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LTE-U vs. Wi-Fi Battle Edges Toward a Peaceful Settlement

LTE-U vs. Wi-Fi Battle Edges Toward a Peaceful Settlement
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The day that your cellphone provider can offer massive data by using an unlicensed spectrum is coming.

Credit: ShutterstockCredit: ShutterstockThere are at least two sides to every story, but when it comes to LTE-U and Wi-Fi and the quest to decongest today's overloaded mobile data networks, there are enough sides and stories to fill a library.

Wouldn't it be amazing if your cellphone provider could provide massive amounts of extra mobile data by pushing some of the traffic over the wide open, unlicensed spectrum now used for Wi-Fi? The technology is called LTE for Unlicensed (LTE-U) and many cellphone providers see it as a godsend.

But wouldn't a flood of new LTE-U devices interfere with existing Wi-Fi routers, resulting in slow and unreliable home and office Wi-Fi connections? That's the question the Wi-Fi Alliance and others would like answered before LTE-U technology is deployed.

But the answers aren't as simple as getting a ruling from the Federal Communications Commission. Since the 2.4-GHz and 5-GHz spectrums are not subject to regulation like the proprietary LTE data networks used by cellphone providers, the task of getting LTE-U to work alongside Wi-Fi lies not with the FCC, but with the companies and trade organizations involved.

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From initial chaos, however, has evolved a consensus that cooperation is better than the worst-case scenario: An FCC takeover of the now-unlicensed spectrum.

The LTE-U Forum, founded by Verizon with aid from Alcatel-Lucent, Ericsson and Qualcomm, maintains that LTE-U devices, when configured correctly, can safely work alongside Wi-Fi. The group maintains that LTE-U uses the unlicensed spectrum more efficiently than Wi-Fi, which means more and faster data for all.

"The main advantages for LTE-U over Wi-Fi as an access technology stem from better link performance, medium access control, mobility management, and excellent coverage," said the LTE-U Forum in its "Coexistence Study for LTE-U."

The Wi-Fi Alliance, which features top-level sponsors such as Apple, Cisco, Comcast, Dell, Microsoft, Qualcomm and T-Mobile, has developed a Coexistence Test Plan and has conducted LTE-U/Wi-Fi coexistence workshops. The Alliance maintains that new LTE-U networks must not interfere with existing Wi-Fi networks any more than adding new Wi-Fi routers would.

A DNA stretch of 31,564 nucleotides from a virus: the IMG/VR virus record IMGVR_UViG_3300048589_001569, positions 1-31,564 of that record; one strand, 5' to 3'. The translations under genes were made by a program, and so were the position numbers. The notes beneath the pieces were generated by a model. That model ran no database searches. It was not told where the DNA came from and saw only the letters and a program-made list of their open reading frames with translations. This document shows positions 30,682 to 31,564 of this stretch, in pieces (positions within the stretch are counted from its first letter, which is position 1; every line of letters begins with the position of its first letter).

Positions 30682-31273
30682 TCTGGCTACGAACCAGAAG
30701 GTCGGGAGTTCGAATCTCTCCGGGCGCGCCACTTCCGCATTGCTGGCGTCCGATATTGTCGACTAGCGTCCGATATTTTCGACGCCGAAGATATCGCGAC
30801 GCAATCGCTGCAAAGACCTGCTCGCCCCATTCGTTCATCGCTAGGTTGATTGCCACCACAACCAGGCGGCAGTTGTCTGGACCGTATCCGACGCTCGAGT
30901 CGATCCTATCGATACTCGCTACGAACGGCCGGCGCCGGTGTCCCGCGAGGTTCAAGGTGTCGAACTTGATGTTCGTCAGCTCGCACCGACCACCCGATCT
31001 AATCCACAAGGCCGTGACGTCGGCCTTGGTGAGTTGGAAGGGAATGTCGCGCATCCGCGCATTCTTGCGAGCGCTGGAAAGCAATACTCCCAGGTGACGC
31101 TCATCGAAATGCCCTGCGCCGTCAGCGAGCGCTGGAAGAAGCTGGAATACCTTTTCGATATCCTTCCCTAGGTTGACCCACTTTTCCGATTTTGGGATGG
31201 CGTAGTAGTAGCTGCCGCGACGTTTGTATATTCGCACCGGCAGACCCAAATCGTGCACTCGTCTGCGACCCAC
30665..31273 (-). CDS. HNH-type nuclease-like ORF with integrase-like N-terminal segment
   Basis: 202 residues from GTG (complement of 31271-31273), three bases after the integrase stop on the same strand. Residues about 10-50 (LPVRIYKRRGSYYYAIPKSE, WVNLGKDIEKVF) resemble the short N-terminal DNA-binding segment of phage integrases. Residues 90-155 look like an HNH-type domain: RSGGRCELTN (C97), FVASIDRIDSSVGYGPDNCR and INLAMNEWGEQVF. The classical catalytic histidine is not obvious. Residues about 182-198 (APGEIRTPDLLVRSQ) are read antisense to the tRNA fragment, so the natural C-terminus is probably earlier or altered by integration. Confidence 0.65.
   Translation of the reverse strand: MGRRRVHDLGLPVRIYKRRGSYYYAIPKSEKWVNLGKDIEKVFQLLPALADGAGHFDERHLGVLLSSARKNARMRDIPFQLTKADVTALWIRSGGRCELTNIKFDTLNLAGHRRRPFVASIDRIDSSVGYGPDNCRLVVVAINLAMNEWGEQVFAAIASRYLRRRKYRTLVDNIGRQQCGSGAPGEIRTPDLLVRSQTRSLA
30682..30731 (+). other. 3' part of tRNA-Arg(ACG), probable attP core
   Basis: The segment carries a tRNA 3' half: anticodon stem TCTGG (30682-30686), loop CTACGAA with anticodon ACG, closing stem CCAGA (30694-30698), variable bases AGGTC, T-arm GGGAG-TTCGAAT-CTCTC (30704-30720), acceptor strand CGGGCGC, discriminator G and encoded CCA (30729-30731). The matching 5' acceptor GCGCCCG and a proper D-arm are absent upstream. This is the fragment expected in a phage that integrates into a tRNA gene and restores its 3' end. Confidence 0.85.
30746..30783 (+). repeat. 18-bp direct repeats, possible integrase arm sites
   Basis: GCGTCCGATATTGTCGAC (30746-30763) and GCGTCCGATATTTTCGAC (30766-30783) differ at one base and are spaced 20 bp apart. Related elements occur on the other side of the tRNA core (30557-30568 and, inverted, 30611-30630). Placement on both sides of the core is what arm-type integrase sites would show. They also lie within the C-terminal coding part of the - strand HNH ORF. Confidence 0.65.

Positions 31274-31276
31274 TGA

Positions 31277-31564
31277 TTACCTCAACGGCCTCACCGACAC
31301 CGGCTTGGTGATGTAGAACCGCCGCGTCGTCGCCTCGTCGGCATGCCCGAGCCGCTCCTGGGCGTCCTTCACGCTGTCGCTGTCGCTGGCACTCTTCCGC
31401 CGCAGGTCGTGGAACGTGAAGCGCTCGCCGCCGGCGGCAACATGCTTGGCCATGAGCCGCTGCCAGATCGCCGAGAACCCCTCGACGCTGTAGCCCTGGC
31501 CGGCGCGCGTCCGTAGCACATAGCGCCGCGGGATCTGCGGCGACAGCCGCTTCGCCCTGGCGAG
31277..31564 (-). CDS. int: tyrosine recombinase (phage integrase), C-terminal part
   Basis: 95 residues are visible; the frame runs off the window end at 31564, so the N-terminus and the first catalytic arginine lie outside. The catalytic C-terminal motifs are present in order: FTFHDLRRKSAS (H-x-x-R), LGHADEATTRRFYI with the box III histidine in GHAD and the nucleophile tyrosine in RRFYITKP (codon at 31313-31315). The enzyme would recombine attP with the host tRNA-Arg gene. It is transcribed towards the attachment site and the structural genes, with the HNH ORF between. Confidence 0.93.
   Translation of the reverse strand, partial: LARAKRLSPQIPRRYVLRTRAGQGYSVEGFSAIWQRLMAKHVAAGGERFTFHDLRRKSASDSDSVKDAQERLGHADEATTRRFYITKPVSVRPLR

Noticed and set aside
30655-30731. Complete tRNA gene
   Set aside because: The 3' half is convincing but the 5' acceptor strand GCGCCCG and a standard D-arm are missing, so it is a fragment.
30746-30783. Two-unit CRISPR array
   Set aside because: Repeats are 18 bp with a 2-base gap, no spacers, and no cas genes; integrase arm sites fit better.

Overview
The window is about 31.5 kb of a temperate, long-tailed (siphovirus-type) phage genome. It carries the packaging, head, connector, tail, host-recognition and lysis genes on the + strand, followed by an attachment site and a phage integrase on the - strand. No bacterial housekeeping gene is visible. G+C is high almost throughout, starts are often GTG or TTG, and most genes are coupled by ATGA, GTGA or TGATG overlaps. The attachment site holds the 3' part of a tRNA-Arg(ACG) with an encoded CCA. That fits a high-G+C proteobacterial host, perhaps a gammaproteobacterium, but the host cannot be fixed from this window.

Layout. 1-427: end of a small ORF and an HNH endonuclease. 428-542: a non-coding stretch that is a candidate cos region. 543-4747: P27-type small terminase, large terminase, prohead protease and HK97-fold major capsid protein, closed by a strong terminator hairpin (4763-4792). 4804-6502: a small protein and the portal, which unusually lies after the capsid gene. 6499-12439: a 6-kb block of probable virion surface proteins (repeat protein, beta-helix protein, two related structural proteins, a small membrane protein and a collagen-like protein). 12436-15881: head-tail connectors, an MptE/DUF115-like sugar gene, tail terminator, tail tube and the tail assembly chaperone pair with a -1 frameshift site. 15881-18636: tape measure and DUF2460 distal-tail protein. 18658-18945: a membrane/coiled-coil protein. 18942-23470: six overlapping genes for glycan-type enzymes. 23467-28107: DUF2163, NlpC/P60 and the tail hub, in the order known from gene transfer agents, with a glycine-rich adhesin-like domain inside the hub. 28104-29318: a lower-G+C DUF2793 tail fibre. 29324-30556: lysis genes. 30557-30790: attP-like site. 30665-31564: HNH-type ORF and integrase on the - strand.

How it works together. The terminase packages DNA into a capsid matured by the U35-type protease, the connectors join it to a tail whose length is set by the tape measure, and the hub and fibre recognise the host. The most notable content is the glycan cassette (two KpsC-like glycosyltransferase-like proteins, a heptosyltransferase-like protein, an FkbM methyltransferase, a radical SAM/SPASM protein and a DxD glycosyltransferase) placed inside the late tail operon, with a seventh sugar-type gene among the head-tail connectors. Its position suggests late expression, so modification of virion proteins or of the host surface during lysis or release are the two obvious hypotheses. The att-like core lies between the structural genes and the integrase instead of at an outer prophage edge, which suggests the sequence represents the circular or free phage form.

So, which side is winning? Hard to say since some participants are part of both sides. However, LTE-U supporters gained ground in February when the Federal Communications Commission approved LTE-U hardware so Qualcomm could perform LTE-U tests with Verizon in Oklahoma City and Raleigh, NC. FCC Chairman Ajit Pai wrote that "…voluntary industry testing has demonstrated that both these [LTE-U] devices and Wi-Fi operations can co-exist in the 5-GHz band."

T-Mobile is rolling out LTE-U today, which uses unlicensed spectrum in the 5GHz band to improve capacity and boost speeds. It's now live in select locations in Washington, Brooklyn, Michiga, Las Vegas and other locations. You'll need a compatible device to take advantage, such as the Samsung Galaxy S8. The carrier has also started testing License Assistated Access (LAA) on its network in Los Angeles. Through this technology, T-Mobile can combine unlicensed and licensed spectrum to offer more bandwidth and faster speeds. 

There are many technologies LTE-U providers could deploy to minimize interference with Wi-Fi. One would provide for pauses in the LTE-U signal so Wi-Fi traffic could flow freely. A step beyond LTE-U is Licensed Assisted Access (LAA), a communications specification developed by the 3rd Generation Partnership Project (3GPP).

LAA offers similar features as LTE-U, but adds a listen-before-talk (LBT) feature which causes LTE cells to wait their turns before transmitting in an area already congested with Wi-Fi traffic. Since LTE-U requires no license, however, cell phone companies can deploy it much earlier than LAA since there is no wait for 3GPP's standards to solidify or for FCC approval.

For the now the rollout of LTE-U technology simmers in a test phase which will continue at least into the fall. So what do consumers need to do for now? Nothing. Until LTE-U hardware is available and compatible cell phones are developed and sold, consumers and cell phone providers can only stay tuned.